Then, I thought I’d just investigate the other ride. This was steep, but easy under foot and I was soon out on the hillside, albeit onto outrageously steep heather. I battled up this, grateful that I’d forgotten to take my beta-blockers and wondering how the air ambulance would find me.

galloway 028

Craignell is steep and rough but the top is a great place to be providing it hasn’t just started raining. So I bailed out for a celebratory pint back at Ken Bridge. Some sheepfarmers were in tonight. No idea what they were talking about, though I did catch the word “Gimmer”…

Then the hunters came in. Boots still shiny. What had they been doing all day?

Today I came home. I had soaked two pairs of boots and three pairs of socks so there was little motivation to put them on again. And I’d eaten all the bacon and the robins are resting smug, feet up, little robin slippers on, being too fat to fly just now.

Cracking hills, though.

As far as the leaky boots are concerned – I can feel something in the air which will sort out the problem – hopefuly before the weekend cos I’m off to Wales.



Alan R said...

Oh Bugger,
Do you not think i felt guilty enough without making me feel sorry that you had to drink all that beer on your Jack Jones. Hope there was somebody on the campsite who appreciated your Kylie singing.

We need to put a marker down for next year and i will hang myself up in a wardrobe until then so that i cannot catch anything except moth pestilence.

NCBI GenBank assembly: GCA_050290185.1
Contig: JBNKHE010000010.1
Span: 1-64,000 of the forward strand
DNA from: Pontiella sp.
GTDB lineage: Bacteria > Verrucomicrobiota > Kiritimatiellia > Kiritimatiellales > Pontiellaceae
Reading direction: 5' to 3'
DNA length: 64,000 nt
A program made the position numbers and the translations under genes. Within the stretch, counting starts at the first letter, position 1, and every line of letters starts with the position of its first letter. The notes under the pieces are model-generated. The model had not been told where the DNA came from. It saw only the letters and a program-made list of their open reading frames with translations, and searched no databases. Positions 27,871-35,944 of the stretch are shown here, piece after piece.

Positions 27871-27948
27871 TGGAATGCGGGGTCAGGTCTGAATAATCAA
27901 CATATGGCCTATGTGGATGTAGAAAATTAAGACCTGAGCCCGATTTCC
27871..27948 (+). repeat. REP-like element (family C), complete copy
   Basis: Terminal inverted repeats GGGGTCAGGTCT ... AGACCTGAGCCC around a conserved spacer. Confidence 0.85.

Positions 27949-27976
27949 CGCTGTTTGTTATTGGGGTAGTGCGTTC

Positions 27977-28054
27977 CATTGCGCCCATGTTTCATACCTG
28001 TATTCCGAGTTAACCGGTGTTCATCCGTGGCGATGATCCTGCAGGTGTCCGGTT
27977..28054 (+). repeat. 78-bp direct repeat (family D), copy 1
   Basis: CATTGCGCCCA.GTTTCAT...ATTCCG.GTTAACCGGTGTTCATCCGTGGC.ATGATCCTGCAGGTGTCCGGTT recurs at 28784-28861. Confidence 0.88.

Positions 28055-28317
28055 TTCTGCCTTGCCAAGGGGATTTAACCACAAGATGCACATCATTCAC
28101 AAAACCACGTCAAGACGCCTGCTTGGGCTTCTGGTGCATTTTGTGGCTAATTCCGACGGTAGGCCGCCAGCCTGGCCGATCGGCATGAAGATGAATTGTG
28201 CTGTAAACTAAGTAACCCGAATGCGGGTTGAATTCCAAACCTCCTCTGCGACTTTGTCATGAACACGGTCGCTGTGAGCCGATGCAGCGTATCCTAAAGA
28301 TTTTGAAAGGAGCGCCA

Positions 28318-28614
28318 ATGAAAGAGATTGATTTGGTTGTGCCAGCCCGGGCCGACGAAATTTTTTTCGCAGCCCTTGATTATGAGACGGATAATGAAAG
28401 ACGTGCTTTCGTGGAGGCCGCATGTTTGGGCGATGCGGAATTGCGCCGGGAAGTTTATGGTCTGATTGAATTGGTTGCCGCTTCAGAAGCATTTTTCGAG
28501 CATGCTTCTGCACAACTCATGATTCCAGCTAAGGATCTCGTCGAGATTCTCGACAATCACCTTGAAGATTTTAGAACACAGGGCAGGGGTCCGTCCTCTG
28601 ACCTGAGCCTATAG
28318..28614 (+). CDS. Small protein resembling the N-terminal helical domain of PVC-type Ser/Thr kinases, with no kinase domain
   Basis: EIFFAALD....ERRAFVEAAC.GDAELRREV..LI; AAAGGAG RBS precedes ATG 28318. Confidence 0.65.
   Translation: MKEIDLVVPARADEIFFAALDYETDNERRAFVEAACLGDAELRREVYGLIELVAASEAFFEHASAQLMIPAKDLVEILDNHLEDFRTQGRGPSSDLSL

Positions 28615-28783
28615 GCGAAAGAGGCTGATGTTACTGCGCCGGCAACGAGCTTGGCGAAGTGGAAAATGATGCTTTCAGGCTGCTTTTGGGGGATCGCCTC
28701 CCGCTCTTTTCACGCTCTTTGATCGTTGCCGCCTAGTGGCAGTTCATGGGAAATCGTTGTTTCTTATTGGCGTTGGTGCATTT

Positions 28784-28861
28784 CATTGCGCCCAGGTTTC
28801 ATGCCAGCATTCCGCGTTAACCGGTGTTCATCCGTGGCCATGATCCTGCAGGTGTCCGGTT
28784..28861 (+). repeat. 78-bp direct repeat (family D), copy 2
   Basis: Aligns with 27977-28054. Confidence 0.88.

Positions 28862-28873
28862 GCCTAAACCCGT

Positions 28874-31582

It looks a cracking area Mike and the weather looks decent. New boots eh!

tookiebunten said...

Great post of an area I love to walk in and yes us Ayrshire boys to love to hurl staines aboot :)

James Boulter said...

Ohh I do like them hills, its been a while since I lost a boot amongst the tussocks. Have the midges gone to bed up there yet?

Mike Knipe said...

Alan - I need new boots, and it looks like TNF and UKhillwalking have come to my rescue (even though reading gear reviews glazes my eyes, I'll write them for mammon - honestly, obviously) - Next spring for more backpacking walkies, I think.
Tookiebunten - Thanks for the comment - I need to revisit the Dungeon Range in particular. I went some years ago on a round including the Merrick and it would be good to go back. There's the Deil's Bowling Green up there. Does that mean the Deil himself is from Ayrshire?
James - didn't spot any loose boots. The midgies weren't about either even though it was warm and damp. I'll be back here soon, though.

Jules said...

Looks like a super area! Not one I know (as you can tell) but one which looks worthy of exploration.

Thanks for sharing.

Louise said...

Would love to have plodded up those hills behind you, 'specially now your trousers are less holy. Ah well, another time, when normality has resumed around here!

Martin Rye said...

FIne collection of photos Mike. I keep saying I am going there to backpack and I am sure I will. Have fun in Wales.

Sarah said...

Hope the boots are shaping up OK!

Mike Knipe said...

No boots on the horizon at the moment, Sarah. I expect the delivery man called when we were out!

Anonymous said...

Ah, so /that's/ where I didn't go for a walk. Looks good, so count me in for next time.